Book of Days – June 1 – The Battle of Belleau Wood Begins
Thursday, June 1, 2017, 6:14 AM

On this date 99 years ago, the Battle of Belleau Wood began.  It would last until June 26, when, after nearly four weeks of intense fighting, the United States Marines at last cleared the Germans from the Woods.  It has gone down in Marine Corp lore.  The Corp suffered 9,777 casualties, including 1811 killed in action. Today’s writing is Edgar A. Guest’s The Battle of Belleau Wood:

IT was thick with Prussian troopers, it was foul with German guns;
Every tree that cast a shadow was a sheltering place for Huns.
Death was guarding every roadway, death was watching every field,
And behind each rise of terrain was a rapid-fire concealed
But Uncle Sam’s Marines had orders: “Drive the Boche from where they’re hid.
For the honor of Old Glory, take the woods!” and so they did.
I fancy none will tell it as the story should be told–
None will ever do full justice to those Yankee troopers bold.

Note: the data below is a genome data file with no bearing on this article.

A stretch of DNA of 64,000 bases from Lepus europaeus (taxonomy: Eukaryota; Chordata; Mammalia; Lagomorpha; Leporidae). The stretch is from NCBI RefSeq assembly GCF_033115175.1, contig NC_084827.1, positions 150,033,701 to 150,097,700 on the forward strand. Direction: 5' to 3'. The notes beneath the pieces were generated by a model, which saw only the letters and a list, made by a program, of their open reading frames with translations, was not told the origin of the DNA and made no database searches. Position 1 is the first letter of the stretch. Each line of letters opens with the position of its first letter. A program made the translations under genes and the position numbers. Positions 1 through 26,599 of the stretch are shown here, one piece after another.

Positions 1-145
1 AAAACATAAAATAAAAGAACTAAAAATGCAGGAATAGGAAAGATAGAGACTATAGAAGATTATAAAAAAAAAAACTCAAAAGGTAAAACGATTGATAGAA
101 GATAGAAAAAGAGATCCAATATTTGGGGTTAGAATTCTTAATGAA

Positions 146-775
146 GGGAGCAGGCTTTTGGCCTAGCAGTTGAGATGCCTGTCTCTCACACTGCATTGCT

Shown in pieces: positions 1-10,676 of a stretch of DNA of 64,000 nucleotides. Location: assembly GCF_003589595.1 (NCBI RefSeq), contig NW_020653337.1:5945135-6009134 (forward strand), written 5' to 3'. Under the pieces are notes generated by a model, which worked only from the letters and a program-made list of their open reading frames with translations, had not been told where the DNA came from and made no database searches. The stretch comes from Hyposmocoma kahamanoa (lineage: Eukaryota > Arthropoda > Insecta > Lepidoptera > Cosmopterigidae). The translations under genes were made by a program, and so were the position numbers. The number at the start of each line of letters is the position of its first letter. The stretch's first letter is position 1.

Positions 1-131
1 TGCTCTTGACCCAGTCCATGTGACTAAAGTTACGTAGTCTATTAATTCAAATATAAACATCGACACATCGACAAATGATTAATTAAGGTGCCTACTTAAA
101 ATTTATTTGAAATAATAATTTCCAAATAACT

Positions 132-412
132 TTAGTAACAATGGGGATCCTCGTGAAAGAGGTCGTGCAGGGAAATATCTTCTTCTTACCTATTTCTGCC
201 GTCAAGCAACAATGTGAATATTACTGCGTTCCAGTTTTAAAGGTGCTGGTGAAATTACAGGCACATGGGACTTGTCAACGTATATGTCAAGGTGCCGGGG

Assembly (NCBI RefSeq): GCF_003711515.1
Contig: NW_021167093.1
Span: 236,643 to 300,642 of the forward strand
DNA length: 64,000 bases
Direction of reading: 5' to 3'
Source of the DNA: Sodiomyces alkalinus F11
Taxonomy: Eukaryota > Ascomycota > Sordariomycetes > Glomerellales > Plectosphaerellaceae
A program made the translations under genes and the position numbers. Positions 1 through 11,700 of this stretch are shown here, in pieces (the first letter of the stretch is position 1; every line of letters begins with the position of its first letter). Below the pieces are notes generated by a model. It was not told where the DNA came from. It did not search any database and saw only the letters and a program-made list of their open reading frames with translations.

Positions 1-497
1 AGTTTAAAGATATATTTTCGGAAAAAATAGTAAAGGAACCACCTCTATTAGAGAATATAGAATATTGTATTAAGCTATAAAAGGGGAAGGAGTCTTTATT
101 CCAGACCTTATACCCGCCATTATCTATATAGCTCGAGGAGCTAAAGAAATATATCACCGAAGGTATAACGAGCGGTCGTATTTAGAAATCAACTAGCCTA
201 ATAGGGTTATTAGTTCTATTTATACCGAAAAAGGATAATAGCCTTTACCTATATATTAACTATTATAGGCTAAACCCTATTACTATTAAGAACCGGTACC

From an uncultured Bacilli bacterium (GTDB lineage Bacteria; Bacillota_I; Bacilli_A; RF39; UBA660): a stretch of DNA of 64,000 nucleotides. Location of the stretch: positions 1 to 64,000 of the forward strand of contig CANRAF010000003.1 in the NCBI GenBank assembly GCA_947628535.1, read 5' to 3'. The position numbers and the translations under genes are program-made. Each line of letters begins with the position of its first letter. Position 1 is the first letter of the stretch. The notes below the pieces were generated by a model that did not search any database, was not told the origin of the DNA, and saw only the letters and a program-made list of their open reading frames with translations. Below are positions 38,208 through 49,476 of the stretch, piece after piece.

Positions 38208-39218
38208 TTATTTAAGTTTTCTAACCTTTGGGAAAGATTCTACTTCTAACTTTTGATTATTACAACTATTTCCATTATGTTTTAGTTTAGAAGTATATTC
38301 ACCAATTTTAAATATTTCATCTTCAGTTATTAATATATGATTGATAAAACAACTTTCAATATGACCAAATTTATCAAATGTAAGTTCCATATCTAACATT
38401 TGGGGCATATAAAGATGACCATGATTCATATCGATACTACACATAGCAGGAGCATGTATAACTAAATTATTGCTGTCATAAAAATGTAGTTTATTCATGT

How they crawled upon their stomachs through the fields of golden wheat
With the bullets spitting at them in that awful battle heat.
It’s a tale too big for writing; it’s beyond the voice or pen,
But it glows among the splendor of the bravest deeds men.
It’s recorded as a battle, but I fancy it will live,
As the brightest gem of courage human struggles have to give.
Inch by inch, they crawled to victory toward the flaming mounts of guns;
Inch by inch, they crawled to grapple with the barricaded Huns
On through fields that death was sweeping with a murderous fire, they went
Till the Teuton line was vanquished and the German strength was spent.
Ebbed and flowed the tides of battle as they’ve seldom done before;
Slowly, surely, moved the Yankees against all the odds of war.